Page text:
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Marin County is polling residents about what they would like to see in civilian oversight of the sheriff’s office.
The survey, available on the county website in several languages, asks residents about their dealings with the sheriff’s office — whether they’ve called for help or advice, been questioned or arrested or simply got to know deputies at a public event — and their thoughts on how, or if, to change how community members lodge complaints against the agency.
The survey is available at marincounty.org/main/sheriffs-oversight-committee.
A recent state law, AB 1185, enables the county government to set up a civilian review board, or an inspector general, or both, as an additional layer or layers of review for the sheriff’s office.
A board or committee would likely focus on reviewing law enforcement issues and building public trust, while an inspector general could be more proactive in enacting longer-lasting changes, such as to policy, said Brian Corr, a past president of the National Association for Civilian Oversight of Law Enforcement.
Corr served as a moderator for three online community forums held by the county in February. During the forums many county residents complained that they believed certain communities — particularly poorer communities, and communities of color — are overpoliced.
The county has already had almost two years to empanel a committee or empower an inspector general. The new law, passed in 2020, took effect Jan. 1, 2021.
The new law says an oversight board, inspector general or both could be established “either by action of the board of supervisors or through a vote of county residents.”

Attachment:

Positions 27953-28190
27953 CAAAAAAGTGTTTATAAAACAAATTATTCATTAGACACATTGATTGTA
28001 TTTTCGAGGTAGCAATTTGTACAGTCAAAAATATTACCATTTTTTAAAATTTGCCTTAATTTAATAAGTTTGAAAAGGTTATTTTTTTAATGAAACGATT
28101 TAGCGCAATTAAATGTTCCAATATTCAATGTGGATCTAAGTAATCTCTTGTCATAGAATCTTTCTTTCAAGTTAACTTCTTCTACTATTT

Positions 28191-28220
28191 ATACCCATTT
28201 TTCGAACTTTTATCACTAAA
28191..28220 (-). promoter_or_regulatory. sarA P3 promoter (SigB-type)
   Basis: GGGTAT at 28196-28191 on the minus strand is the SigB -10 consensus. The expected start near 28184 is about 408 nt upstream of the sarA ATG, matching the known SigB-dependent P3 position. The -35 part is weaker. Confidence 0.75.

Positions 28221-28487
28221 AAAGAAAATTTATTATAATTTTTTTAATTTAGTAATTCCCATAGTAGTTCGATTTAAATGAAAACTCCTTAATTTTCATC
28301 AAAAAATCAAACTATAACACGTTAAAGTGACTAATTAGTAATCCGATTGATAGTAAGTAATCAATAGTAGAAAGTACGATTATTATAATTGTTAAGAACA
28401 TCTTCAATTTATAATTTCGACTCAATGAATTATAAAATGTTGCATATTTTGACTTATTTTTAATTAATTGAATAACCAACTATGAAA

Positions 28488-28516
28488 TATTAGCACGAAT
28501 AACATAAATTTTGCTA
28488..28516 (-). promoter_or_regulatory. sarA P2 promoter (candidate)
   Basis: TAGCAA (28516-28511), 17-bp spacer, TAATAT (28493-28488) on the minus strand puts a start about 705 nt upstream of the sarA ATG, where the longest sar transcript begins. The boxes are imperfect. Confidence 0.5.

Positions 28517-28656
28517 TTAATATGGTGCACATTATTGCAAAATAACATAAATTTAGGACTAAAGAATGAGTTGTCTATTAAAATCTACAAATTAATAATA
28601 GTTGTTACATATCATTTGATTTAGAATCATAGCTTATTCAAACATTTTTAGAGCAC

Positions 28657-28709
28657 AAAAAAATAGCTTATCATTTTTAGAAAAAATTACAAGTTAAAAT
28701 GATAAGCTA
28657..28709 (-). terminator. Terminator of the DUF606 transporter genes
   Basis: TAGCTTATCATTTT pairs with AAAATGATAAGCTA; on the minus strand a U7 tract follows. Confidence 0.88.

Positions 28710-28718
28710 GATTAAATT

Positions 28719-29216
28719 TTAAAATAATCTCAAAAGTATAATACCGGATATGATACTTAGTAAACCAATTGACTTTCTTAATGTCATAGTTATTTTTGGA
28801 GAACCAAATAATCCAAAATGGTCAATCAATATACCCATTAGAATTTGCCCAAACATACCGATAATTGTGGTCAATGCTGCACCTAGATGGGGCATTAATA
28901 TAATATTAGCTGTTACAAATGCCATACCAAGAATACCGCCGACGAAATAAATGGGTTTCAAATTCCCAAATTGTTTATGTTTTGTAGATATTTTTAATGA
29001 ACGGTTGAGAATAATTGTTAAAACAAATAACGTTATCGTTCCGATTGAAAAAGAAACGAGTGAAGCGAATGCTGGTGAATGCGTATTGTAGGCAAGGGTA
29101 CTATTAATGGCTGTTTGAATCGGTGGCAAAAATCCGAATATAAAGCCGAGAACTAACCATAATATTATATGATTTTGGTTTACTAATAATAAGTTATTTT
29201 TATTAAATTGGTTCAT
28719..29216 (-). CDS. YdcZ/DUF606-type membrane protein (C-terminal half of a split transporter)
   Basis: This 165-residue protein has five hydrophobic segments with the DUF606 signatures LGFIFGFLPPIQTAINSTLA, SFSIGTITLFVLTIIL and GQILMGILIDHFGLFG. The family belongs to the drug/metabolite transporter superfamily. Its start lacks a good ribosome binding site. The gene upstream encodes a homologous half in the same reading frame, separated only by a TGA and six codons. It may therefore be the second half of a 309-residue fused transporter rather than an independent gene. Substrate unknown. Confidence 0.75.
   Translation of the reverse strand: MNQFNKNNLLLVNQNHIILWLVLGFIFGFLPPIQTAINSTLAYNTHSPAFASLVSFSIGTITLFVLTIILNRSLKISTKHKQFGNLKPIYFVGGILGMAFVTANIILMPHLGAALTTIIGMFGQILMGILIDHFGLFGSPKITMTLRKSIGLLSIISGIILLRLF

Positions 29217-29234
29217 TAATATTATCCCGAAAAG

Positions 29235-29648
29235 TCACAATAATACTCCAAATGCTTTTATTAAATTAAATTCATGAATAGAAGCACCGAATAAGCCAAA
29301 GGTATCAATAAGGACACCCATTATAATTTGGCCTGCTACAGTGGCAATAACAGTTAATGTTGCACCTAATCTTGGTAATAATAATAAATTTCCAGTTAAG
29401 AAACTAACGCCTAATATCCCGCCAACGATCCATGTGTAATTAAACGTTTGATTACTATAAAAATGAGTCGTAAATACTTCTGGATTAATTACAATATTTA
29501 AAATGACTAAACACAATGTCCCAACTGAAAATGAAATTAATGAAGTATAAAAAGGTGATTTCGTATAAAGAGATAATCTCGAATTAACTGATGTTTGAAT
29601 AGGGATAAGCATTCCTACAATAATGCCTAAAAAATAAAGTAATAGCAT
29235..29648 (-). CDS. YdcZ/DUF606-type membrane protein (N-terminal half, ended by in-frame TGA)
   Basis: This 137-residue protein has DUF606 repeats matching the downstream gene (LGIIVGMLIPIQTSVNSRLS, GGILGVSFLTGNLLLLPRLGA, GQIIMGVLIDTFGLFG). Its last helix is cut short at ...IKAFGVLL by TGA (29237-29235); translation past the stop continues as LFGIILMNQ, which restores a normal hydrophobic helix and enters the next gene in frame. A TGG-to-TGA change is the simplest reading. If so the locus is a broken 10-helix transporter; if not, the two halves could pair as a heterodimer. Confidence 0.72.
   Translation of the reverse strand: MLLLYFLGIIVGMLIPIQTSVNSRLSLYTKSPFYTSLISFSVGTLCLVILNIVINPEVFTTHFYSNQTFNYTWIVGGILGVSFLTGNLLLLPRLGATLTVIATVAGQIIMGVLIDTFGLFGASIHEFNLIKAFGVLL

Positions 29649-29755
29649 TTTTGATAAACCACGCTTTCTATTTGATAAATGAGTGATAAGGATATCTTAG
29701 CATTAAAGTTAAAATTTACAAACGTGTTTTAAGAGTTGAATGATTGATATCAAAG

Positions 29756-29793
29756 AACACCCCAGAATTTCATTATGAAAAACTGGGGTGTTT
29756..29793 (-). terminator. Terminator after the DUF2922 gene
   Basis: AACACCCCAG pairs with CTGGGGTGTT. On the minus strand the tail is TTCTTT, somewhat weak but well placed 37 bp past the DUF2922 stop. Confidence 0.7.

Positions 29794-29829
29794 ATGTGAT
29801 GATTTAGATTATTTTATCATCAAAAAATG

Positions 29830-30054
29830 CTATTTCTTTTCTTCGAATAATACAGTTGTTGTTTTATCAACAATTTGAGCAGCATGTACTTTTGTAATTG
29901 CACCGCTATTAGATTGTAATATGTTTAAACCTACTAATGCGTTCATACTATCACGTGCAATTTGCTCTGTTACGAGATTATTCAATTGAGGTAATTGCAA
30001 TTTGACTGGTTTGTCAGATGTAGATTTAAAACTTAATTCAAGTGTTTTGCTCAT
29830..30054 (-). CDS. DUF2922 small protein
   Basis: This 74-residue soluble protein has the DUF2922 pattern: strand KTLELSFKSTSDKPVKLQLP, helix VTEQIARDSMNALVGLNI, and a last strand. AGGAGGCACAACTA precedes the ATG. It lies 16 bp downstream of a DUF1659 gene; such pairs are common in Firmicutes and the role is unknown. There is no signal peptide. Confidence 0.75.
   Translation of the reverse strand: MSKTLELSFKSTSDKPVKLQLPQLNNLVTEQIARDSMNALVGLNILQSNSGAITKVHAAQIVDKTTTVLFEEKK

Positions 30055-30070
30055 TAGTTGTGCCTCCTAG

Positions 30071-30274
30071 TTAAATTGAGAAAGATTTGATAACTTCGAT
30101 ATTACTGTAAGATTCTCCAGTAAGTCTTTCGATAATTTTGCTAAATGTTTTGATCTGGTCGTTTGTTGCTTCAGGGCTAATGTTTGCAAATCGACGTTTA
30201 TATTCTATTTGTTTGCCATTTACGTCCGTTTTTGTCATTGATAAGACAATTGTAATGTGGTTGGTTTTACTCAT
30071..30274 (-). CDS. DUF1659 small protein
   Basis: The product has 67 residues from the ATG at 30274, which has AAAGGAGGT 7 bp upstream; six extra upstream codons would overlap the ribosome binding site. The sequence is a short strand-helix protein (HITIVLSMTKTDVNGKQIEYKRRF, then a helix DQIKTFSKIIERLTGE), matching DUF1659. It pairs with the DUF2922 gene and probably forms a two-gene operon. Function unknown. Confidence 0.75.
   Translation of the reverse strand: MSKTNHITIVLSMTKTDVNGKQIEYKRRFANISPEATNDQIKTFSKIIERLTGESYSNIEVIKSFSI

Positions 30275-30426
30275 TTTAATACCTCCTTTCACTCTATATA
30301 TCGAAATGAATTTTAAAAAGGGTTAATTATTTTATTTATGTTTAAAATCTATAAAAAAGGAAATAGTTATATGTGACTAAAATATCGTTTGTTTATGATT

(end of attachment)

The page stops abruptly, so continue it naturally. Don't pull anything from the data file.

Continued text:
Law enforcement officials, including Sheriff Jamie Scardina and his predecessor, Robert Doyle, have said that the added layer of oversight might be unnecessary, or at least redundant.
“What we at the sheriff’s office would tell the community at large is, you don’t need a subpoena to ask for our documents,” Scardina, then the undersheriff, told the Board of Supervisors in February. “If we can legally give you documents that we possess, we will give you those documents.”
At the time, the Board of Supervisors was considering, and ultimately rejected, the idea of a pared-down residents advisory group to liaise between the sheriff’s office and the community as a possible alternative to a more powerful oversight committee or inspector general.
Scardina and his office have nevertheless pledged to be “good partners” as the county debates how to oversee his agency.
“We want to use this as an opportunity to listen to the community and hear what the community has to say,” Scardina said at a Nov. 1 forum. “We’re really looking forward to make this process a successful process in making us — the sheriff’s office — a better place.”
Jamillah Jordan, the county’s equity director, said at a Nov. 3 forum that the county would continue to gather feedback through January or February before coming up with proposals for oversight models.
Marin County surveys residents about sheriff’s oversight
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